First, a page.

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“When we own portions of outstanding businesses with outstanding managements, our favorite holding period is forever.”

— Warren Buffett

One of the most important things investors can learn from Warren Buffett, is about how they approach their time horizon for an investment into a stock under consideration. Because immediately after buying shares of a given stock, investors will then be able to check on the day-to-day (and even minute-by-minute) market value. Some days the stock market will be up, other days down. These daily fluctuations can often distract from the long-term view. Today, we look at the result of a twenty year holding period for an investor who was considering Xcel Energy Inc (NASD: XEL) back in 2004, bought the stock, ignored the market’s ups and downs, and simply held through to today.

Start date: 03/19/2004


End date: 03/18/2024
Start price/share: $18.24
End price/share: $52.04
Starting shares: 548.25
Ending shares: 1,178.23
Dividends reinvested/share: $26.15
Total return: 513.15%
Average annual return: 9.49%
Starting investment: $10,000.00
Ending investment: $61,349.74

As we can see, the twenty year investment result worked out well, with an annualized rate of return of 9.49%. This would have turned a $10K investment made 20 years ago into $61,349.74 today (as of 03/18/2024). On a total return basis, that’s a result of 513.15% (something to think about: how might XEL shares perform over the next 20 years?). [These numbers were computed with the Dividend Channel DRIP Returns Calculator.]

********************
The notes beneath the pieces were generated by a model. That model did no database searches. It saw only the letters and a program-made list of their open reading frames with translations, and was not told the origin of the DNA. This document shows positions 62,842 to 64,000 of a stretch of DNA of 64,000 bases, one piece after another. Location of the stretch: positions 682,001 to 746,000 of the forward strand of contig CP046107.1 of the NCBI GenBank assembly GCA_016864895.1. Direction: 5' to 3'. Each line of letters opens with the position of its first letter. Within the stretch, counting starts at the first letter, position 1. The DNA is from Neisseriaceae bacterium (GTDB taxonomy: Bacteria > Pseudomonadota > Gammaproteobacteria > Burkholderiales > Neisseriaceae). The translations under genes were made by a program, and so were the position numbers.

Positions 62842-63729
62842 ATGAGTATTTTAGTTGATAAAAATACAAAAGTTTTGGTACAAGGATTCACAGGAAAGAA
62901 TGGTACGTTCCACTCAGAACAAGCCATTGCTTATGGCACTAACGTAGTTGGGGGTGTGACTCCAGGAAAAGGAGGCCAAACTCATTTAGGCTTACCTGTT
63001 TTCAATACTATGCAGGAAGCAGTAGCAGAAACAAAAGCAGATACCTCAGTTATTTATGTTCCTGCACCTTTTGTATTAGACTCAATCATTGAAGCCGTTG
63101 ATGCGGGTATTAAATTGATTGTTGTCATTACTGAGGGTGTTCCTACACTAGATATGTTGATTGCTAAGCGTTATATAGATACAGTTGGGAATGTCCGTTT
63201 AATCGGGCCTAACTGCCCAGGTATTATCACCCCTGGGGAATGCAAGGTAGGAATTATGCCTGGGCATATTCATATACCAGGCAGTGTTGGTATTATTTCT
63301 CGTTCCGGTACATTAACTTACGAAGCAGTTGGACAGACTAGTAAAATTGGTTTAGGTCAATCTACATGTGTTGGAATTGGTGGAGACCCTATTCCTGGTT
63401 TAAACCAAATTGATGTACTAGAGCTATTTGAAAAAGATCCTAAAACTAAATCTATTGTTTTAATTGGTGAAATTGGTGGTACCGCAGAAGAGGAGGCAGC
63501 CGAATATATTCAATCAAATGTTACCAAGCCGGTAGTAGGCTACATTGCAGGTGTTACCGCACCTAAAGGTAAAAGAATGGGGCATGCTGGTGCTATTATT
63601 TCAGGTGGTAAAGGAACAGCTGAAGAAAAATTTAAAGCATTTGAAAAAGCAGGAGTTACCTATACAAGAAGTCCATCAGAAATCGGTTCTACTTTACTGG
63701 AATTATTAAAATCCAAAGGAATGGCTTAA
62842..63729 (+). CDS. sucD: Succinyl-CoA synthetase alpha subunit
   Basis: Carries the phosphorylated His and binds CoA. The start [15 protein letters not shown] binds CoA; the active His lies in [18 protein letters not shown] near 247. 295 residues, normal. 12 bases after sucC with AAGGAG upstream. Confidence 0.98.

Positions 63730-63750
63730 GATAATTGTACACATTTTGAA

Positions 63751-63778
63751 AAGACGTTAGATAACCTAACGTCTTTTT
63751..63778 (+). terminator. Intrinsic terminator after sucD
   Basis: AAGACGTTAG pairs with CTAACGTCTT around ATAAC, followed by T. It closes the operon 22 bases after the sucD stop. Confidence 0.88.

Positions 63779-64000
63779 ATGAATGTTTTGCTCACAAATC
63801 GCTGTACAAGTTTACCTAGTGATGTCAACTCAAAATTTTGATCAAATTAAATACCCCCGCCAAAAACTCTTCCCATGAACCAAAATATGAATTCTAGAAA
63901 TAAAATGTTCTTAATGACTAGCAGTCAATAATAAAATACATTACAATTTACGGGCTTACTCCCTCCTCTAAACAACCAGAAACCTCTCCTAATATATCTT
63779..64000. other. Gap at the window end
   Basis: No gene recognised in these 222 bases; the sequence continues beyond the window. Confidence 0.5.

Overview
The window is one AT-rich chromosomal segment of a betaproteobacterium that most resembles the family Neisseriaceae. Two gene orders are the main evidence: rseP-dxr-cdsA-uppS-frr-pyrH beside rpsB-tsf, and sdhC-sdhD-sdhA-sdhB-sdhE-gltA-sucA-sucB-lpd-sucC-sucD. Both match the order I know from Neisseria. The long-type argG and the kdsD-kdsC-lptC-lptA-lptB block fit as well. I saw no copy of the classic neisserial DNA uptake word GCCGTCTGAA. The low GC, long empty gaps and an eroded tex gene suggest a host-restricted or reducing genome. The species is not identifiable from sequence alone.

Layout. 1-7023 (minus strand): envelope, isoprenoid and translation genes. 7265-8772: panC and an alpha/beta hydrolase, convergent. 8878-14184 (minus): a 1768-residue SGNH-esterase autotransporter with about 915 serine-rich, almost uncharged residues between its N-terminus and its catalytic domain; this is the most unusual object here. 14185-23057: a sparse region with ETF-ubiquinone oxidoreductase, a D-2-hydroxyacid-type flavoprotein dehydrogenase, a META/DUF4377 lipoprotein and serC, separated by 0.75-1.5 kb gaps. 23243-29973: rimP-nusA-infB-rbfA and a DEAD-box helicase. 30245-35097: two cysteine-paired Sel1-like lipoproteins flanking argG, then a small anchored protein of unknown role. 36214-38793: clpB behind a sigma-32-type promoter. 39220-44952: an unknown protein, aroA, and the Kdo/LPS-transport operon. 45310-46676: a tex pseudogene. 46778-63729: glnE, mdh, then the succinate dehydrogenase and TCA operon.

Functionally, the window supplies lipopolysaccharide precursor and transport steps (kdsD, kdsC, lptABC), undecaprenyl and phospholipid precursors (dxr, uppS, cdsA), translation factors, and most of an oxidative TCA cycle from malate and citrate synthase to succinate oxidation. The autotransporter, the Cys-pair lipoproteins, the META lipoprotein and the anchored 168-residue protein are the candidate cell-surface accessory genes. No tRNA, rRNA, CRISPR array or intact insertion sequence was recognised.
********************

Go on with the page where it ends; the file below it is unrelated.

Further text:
Notice that Xcel Energy Inc paid investors a total of $26.15/share in dividends over the 20 holding period, marking a second component of the total return beyond share price change alone. Much like watering a tree, reinvesting dividends can help an investment to grow over time — for the above calculations we assume dividend reinvestment (and for this exercise the closing price on ex-date is used for the reinvestment of a given dividend).

Based upon the most recent annualized dividend rate of 2.19/share, we calculate that XEL has a current yield of approximately 4.21%. Another interesting datapoint we can examine is ‘yield on cost’ — in other words, we can express the current annualized dividend of 2.19 against the original $18.24/share purchase price. This works out to a yield on cost of 23.08%.

One more investment quote to leave you with:
“The person who starts simply with the idea of getting rich won’t succeed; you must have a larger ambition.” — John Rockefeller